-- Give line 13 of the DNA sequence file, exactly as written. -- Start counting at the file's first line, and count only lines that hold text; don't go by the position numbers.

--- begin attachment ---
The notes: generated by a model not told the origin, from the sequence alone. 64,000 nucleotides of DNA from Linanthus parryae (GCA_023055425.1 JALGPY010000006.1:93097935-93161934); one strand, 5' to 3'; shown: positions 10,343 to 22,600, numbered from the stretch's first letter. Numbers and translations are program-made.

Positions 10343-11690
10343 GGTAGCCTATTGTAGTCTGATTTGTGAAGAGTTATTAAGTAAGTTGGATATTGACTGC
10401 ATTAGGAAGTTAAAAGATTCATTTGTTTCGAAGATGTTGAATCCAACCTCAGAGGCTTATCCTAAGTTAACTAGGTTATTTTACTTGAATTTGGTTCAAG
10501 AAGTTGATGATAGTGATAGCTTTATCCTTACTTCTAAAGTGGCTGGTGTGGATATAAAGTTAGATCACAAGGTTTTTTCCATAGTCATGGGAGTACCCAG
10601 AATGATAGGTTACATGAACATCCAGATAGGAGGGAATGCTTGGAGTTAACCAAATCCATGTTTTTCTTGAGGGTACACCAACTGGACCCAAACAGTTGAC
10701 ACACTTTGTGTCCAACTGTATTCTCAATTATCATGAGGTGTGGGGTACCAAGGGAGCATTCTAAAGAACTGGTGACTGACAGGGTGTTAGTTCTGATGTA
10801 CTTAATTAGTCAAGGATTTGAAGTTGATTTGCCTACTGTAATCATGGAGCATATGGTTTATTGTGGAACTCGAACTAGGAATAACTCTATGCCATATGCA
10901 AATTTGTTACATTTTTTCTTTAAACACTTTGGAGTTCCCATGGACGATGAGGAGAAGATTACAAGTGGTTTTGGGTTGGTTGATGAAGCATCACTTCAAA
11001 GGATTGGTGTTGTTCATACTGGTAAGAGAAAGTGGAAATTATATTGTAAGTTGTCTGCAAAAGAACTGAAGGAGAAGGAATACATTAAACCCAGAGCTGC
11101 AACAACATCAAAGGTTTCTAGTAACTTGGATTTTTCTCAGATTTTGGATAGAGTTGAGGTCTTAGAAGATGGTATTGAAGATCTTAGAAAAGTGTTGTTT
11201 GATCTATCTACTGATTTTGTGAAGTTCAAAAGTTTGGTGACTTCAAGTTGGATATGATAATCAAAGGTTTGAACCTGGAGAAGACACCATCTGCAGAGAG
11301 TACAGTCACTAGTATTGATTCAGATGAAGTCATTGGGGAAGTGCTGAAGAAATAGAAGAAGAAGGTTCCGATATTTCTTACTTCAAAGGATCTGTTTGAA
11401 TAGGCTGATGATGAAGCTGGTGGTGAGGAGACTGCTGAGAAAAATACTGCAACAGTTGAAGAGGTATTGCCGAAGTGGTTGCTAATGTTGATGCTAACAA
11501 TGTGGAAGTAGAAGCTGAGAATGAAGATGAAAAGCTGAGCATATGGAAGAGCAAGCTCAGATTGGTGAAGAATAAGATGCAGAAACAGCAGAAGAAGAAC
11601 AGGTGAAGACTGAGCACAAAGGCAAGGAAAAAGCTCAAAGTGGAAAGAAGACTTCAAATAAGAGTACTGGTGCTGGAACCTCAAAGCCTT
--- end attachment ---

11301 TACAGTCACTAGTATTGATTCAGATGAAGTCATTGGGGAAGTGCTGAAGAAATAGAAGAAGAAGGTTCCGATATTTCTTACTTCAAAGGATCTGTTTGAA